Express Credit Union, a state-chartered community financial institution designated to serve the Seattle area's low-income residents, is finding its partnership with the operator of one of the nation's largest surcharge-free ATM networks to be a key element in helping convince unbanked individuals to open checking and saving accounts.

Express has one office and four employees, and it does not keep cash on the premises. So members cannot use the office to cash or deposit checks, which makes the credit union's mission of serving the unbanked and the underbanked seem like mission impossible.

Its partnership with Co-op Financial Services Inc. is helping to overcome those difficulties. Co-op, which is based in Rancho Cucamonga, Calif., operates a surcharge-free ATM network of 28,000 machines, including 9,000 deposit-taking models, that serve credit unions nationwide. 

In Washington state, Co-op operates 1,000 surcharge-free ATMs, including 300 deposit-taking machines in 7-Eleven convenience stores. In King County, where Seattle is located, Co-op has nearly 250 surcharge-free ATMs, according to Bill Prichard, a Co-op spokesperson.

"Express Credit Union approached us," says Eric Porter, Co-op executive president of business development. "We felt that we could help cut down on the unbanked and underbanked going to check-cashing services with our ATM and shared bank-branching networks," Porter says.

Indeed, surcharge-free ATMs are important to achieving Express' goals, Brenda Kurz, the institution's CEO, tells ATM&Debit News. "With the unbanked or the underbanked, there is a high-reliance on a need for cash," she says.

Jennifer Tescher, director of the Center Financial Services Innovation, a nonprofit affiliate of Shorebank Corp. in Chicago whose goal is to bring financial services to the underserved, agrees. "Landlords of apartment buildings who rent to low-income tenants are more likely to want cash instead of a check for rent," she says.
Co-op Financial's agreement with Express Credit Union provides opportunities to sign up new members, Tescher says.

It would be a "very tough sell to attract new members without access to ATMs," says Tom Berquist, senior vice president of BECU (formerly Boeing Employees' Credit Union), which played a key role in helping Express Credit Union.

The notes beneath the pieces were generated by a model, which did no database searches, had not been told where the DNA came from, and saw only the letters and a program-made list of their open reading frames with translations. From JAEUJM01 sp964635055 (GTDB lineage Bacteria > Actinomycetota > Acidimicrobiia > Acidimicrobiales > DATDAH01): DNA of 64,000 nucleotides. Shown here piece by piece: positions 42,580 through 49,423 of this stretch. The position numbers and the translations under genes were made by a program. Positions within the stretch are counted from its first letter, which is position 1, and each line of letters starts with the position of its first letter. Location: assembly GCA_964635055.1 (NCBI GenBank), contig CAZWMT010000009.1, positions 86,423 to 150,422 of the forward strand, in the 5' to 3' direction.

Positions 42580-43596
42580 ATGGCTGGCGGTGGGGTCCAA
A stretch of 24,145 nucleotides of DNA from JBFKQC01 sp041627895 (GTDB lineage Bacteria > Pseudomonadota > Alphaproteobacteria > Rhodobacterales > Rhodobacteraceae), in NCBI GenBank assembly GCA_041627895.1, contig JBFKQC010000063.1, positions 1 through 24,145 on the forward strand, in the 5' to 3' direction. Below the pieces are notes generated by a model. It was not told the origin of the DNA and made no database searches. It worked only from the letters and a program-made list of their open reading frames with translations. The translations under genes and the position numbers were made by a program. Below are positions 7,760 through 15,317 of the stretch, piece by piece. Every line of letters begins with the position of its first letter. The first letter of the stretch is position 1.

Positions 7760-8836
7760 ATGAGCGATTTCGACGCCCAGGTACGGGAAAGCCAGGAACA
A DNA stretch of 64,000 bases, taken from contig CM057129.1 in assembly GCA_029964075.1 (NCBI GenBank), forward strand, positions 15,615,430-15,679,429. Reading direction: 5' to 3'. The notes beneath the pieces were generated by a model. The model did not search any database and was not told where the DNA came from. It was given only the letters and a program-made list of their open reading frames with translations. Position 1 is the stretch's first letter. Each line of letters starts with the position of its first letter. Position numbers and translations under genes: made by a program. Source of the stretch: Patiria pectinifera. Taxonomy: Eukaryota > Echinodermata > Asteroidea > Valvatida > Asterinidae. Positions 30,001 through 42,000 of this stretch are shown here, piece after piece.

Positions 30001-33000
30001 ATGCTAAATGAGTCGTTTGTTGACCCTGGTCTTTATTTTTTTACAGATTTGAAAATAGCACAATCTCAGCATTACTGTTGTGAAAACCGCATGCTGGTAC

"There are check-cashing services on nearly every corner, and ATMs were absolutely needed," Berquest says.

Check cashers charge a national average of 2% of the check's value, but in some states the fees are higher, say industry experts. Although surcharge-free access means free access to the user, it costs money to operate the system, so BECU and Co-op Financial subsidize the outreach, ATM access and shared-banking services.
Backers originally founded Express Credit Union in 1934 to serve middle-income families in the Puget Sound region of Washington. The credit union continues to serve approximately 1,400 middle-income families, but it recently altered its business model to also serve low- and moderate-income families through partnerships with nonprofit agencies in King County, Wash.

The Medina Foundation provided seed funding for a needs assessment and market analysis, and BECU, Washington's largest credit union, upgraded the credit union's infrastructure so it systems could connect with those of Co-op Financial Services, Berquist says.

To sign up new members, Express Credit Union has four community-membership representatives who regularly visit 16 nonprofits to meet with unbanked and underbanked individuals, Kurz says.

Their goal is to convince them to join the credit union, where they can open checking and savings accounts. Team members use laptops linked to the credit union to open the accounts for individuals and families.

"We open accounts for them, and sometimes we give individuals a second chance to open a checking or savings account after another financial institution has closed their account for some reason," says Kurz.

Express also issues them either a Visa-branded debit card or a PIN-only ATM card, depending on their banking history, Kurz says.  "We place limits on the card usage concerning withdrawals and deposits to mitigate risk to the credit union," she says.
The credit union's relationship with Co-op has encouraged 300 underbanked or unbanked individuals to join the credit union since May 30, when the institution launched its outreach program, Kurz says.

Besides offering surcharge-free ATM access, Co-op Financial also offers shared banking to Express Credit Union members, who can visit any Co-op-member credit union that participates in the shared-branch network.

Co-op says its shared-branch network includes 18 locations in the Seattle area and 155 statewide.

Express Credit Union's partnership with Co-op also might point the way for other financial institutions to reach out to the unbanked and underbanked, contends Tescher.

Some 44.2 million unbanked or underbanked individuals and families live in the U.S, according to the Center For Financial Services Innovation.
It defines unbanked consumers as those who lack a transaction account linked to a mainstream financial institution, and underbanked individuals use a mixture of mainstream and alternative payments. ATM

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